• What is really wrong with serious case reviews?

      Preston-Shoot, Michael (John Wiley and Sons Ltd, 2017-07-20)
      Concern about the effectiveness of Serious Case Reviews for generating improvements in child protection in England led to proposals in the Wood review to replace the current system with rapid local learning inquiries and a national system of learning from significant incidents. This article challenges both the analysis in the Wood review and the proposals themselves. Whilst not uncritical of Serious Case Reviews, this article addresses five criticisms of the current review system. It explores how systemic the focus of reviews has been, and argues that findings and recommendations have become repetitive and lessons not fully appreciated because of an overly simplistic approach to change management. It suggests that there are methodologies that can effectively engage practitioners and managers in case reviews and that criticism of the review process itself can be addressed with refinements rather than wholesale change. The article concludes by questioning the assumptions upon which proposals for changing the current Serious Case Review are based. Copyright © 2017 John Wiley & Sons, Ltd. ‘Challenges both the analysis in the Wood review and the proposals themselves’. Key Practitioner Messages A systemic approach to Serious Case Reviews must engage legislative, social policy and societal systems as well as local policy and practice. A linear approach to learning and service development, often reflected in recommendations for training and policy refinements, is a less effective change management approach than engaging with single and multiagency contexts. Safeguarding children involves practice which is inherently social and relational, full of complexity and complicated truths; so too is the practice of reviewing cases. ‘Safeguarding children involves practice which is inherently social and relational, full of complexity and complicated truths’.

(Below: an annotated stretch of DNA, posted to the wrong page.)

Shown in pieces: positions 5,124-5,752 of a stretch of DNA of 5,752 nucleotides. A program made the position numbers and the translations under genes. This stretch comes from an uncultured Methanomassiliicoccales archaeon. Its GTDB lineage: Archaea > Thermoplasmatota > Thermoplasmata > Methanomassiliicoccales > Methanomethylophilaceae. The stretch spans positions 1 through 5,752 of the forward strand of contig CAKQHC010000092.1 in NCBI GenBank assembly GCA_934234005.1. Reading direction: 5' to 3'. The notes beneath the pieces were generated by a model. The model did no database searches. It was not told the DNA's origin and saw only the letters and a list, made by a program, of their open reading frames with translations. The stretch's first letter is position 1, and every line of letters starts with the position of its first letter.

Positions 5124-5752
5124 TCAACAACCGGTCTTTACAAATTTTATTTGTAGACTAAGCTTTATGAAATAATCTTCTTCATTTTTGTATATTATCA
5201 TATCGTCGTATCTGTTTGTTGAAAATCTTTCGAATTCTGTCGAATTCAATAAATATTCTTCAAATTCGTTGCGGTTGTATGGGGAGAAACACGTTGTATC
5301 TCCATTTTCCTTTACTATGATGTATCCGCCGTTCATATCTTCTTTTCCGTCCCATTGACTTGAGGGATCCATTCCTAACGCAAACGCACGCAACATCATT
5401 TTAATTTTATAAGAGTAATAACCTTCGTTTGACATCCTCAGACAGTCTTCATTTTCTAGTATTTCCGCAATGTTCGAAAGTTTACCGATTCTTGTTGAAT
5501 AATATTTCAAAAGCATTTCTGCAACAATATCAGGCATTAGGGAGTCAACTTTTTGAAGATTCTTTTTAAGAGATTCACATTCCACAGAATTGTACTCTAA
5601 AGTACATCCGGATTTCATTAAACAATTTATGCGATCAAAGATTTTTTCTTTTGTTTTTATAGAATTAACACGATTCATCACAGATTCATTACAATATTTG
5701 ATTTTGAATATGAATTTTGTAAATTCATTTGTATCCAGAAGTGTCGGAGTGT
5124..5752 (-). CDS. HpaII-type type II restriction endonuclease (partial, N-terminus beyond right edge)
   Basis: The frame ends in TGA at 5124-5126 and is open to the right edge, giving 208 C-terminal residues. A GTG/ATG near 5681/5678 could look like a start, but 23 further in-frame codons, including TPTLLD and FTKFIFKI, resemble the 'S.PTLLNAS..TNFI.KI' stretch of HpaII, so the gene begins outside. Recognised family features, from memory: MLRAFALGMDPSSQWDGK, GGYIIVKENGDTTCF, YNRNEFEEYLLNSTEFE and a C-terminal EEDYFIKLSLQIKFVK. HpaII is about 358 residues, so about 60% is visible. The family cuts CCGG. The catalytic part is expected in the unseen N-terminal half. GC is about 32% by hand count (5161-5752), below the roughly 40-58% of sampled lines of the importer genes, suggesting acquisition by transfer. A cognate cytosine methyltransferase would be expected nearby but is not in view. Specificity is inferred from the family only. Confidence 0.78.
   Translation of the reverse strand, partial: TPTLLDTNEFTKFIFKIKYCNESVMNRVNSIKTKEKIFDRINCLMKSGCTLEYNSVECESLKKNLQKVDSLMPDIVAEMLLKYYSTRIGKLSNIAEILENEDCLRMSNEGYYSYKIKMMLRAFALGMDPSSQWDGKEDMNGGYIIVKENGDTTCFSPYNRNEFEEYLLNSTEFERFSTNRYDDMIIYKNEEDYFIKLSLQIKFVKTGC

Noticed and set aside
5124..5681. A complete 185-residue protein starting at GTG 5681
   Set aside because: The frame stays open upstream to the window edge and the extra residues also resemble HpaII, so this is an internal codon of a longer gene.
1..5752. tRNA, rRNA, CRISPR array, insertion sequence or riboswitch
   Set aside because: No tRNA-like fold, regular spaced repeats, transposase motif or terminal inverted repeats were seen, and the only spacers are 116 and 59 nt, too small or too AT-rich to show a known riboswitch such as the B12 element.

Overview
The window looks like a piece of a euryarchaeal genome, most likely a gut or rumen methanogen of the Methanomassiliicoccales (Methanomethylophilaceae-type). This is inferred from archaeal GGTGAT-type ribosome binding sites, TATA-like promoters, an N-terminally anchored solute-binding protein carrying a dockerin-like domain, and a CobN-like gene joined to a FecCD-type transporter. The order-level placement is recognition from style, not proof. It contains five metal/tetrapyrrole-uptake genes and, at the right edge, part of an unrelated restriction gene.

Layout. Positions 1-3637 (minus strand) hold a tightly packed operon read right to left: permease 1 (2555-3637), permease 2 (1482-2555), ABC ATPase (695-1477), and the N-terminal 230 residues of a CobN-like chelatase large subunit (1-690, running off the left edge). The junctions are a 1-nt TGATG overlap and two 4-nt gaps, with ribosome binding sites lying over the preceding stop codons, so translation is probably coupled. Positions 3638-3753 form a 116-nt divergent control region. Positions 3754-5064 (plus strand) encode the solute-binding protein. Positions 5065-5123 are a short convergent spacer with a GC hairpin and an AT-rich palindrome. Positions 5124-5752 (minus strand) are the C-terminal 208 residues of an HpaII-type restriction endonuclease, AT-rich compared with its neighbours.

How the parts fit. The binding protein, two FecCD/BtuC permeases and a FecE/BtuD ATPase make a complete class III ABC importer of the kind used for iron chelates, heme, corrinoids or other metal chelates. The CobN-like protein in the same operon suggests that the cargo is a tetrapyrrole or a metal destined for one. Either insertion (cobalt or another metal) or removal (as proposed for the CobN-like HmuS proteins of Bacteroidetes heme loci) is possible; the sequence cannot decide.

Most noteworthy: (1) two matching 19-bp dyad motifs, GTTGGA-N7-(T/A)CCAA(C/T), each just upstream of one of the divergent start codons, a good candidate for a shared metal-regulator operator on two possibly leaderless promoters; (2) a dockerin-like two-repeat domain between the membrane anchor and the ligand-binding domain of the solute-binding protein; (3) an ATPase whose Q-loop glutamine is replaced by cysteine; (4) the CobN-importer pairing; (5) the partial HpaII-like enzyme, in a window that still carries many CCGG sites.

• 'What's going on' to safeguard children and young people from child sexual exploitation: a review of local safeguarding children boards' work to protect children from sexual exploitation

      Pearce, Jenny J. (John Wiley and Sons Ltd, 2013-06-21)
      This article draws on findings from research into the implementation by local safeguarding children boards (local government multi-agency panels responsible for child protection in England) of national guidance on safeguarding children from child sexual exploitation (CSE). Despite there being some excellent examples of practice, a lack of awareness of the issues faced by sexually exploited children or a lack of resources to address them meant that only a quarter were implementing the dual aim of the guidance: protecting children and prosecuting abusers. The research developed a data monitoring tool, its use showing that children experiencing CSE had multiple problems, many already receiving support from a range of service providers for other related problems. This suggests that there might be scope for better early identification and prevention of CSE. The research showed new forms of CSE, including peer-on-peer sexual exploitation, raising important questions about engaging with children who were both perpetrators and victims of abuse. Finally, research findings identified methods of disrupting and prosecuting abusers, giving insight into some of the complexities involved in achieving both. In the main, safeguarding children was best facilitated through co-located multi-agency teams where child protection and law enforcement practitioners worked together. © 2013 John Wiley & Sons, Ltd.